Reprinted from Strategies newsletter, DMA Issue, � November 2000 by First Marketing, 3300 Gateway Drive, Pompano Beach, FL 33069.
Come on, get happy �
Reap the rewards of emotion marketing
An interesting and popular session at the DMA conference featured Emotion Marketing � The new paradigm in CRM. This panel discussion was presented by Scott Robinette of Hallmark Loyalty Marketing Group, Claire Brand of Hallmark Keepsakes, and Vicki Lenz of Emphasis on Customers! as a series of case studies.
The presenters explained that while every company has a different value proposition
for their audience, all customers share the same basic human needs. A customer�s decision to buy may be partly fueled by these needs. Emotion marketing is about getting the customer to connect a purchase to something deeper than purely rational elements.
Tugging at the heart strings
If a company embraces a sustainable connection that makes its audience feel valued and cared for, those customers will go out of their way to be loyal.
The following figures touting the effectiveness of emotion marketing were shared by the presenters:
* In the telecommunications industry, a 9% to 15% decrease in churn was attributed to emotion marketing.
* In the healthcare industry, the cost-per-lead dropped 40% below the forecasted amount.
* A 235% increase in referrals occurred within the insurance industry.
You can see how some companies are clearly using emotion marketing in their advertising. For example, DeBeers diamonds are timeless and a "diamond is forever." MasterCard creates experiences with its "Priceless" campaign. And Michelin tires touts safety "Because so much is riding on your tires."
Is loyalty declining?
Increased customer loyalty is often proclaimed the single long-term driver of profitability. What is interesting is that 83% of customers really want to be loyal, while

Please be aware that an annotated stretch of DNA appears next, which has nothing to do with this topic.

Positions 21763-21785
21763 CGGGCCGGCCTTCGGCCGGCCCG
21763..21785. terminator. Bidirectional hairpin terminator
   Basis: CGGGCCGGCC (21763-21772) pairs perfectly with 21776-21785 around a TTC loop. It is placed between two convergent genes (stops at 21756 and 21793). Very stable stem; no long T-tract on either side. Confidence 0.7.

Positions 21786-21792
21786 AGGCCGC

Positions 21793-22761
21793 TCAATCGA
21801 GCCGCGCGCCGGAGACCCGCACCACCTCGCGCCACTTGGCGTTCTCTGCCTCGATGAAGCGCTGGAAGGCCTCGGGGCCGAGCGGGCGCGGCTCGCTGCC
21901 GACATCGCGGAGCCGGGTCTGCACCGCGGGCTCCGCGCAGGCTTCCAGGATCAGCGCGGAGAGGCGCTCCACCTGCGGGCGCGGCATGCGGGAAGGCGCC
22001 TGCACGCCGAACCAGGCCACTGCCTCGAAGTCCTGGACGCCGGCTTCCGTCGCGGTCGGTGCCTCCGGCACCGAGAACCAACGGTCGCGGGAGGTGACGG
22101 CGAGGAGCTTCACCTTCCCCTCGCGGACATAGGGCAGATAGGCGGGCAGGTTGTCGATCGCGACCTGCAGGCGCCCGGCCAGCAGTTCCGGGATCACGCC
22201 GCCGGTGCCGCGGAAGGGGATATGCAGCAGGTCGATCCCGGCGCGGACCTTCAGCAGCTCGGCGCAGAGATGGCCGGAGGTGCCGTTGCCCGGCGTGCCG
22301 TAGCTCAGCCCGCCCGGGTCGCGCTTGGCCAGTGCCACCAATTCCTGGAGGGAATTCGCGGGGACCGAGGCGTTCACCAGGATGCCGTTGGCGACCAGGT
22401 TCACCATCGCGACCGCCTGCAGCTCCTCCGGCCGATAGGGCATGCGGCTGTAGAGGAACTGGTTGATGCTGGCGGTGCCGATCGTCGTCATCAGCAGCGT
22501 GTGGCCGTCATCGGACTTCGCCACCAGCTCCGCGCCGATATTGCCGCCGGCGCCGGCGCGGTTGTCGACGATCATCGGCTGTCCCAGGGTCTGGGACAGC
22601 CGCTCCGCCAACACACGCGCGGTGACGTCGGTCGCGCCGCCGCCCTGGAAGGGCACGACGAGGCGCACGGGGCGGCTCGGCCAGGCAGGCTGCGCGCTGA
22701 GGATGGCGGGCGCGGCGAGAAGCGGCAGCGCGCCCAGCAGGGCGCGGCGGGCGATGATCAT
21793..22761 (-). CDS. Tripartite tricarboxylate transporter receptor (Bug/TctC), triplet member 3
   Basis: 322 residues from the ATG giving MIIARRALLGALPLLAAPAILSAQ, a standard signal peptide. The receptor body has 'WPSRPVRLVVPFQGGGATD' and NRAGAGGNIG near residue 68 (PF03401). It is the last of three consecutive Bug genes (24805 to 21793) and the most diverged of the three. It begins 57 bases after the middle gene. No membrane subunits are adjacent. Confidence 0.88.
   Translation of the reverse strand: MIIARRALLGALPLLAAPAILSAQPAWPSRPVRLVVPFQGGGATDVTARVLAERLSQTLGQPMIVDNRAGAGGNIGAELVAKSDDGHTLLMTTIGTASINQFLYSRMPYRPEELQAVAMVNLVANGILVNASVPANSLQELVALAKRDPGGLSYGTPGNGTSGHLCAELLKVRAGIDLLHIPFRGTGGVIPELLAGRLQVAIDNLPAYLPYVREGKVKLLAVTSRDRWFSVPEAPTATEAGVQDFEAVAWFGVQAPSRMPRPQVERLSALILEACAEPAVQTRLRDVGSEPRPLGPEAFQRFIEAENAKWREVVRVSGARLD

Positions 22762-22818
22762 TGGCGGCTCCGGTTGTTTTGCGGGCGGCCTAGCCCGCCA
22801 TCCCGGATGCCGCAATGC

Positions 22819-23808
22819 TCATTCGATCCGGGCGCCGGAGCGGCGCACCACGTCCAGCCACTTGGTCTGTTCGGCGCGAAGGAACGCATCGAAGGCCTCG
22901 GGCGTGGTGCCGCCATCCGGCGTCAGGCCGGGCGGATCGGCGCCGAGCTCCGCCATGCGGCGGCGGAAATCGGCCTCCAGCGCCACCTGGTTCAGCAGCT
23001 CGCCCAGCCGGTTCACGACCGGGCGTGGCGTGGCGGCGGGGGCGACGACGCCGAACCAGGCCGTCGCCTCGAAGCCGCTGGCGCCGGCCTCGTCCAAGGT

only 17% prefer to shop around. Some reasons customers prefer to be loyal include:
- saves time and money
- often get a more customized solution
- better service and personalized attention
- avoidance of change
- enjoyment in feeling accepted and appreciated by the company
According to the panel, loyalty declines because existing customers often feel like a number, while new customers get the better deals through fabulous introductory offers. Loyal customers get abused with poor service. High tech has replaced high touch.
Show them you care
Four key variables predict a customer�s loyalty: caring, trust, length of patronage and overall satisfaction. A customer�s perception that the company cares about them (or not) is twice as significant as any of the other three variables. Satisfaction alone doesn�t guarantee loyalty. However, the strong impression of caring by the company is
the bridge that can transform satisfied customers into loyal ones. Caring can be expressed and communicated through emotion marketing, but not on a one-time basis. And before gearing up an emotion-focused approach, marketers should first confirm that the way the company sees itself is the same way customers do. How
the company delivers on its promise to customers affects image.
In order to work, the panel insists that emotion marketing needs to be an enterprisewide effort. First Marketing would add that it must be supported by an ongoing commitment to customer communication as an essential to conveying to customers that you care.
Emotion that links inward motives with outward behavior can be more powerful than reason in driving consumer purchase behavior.
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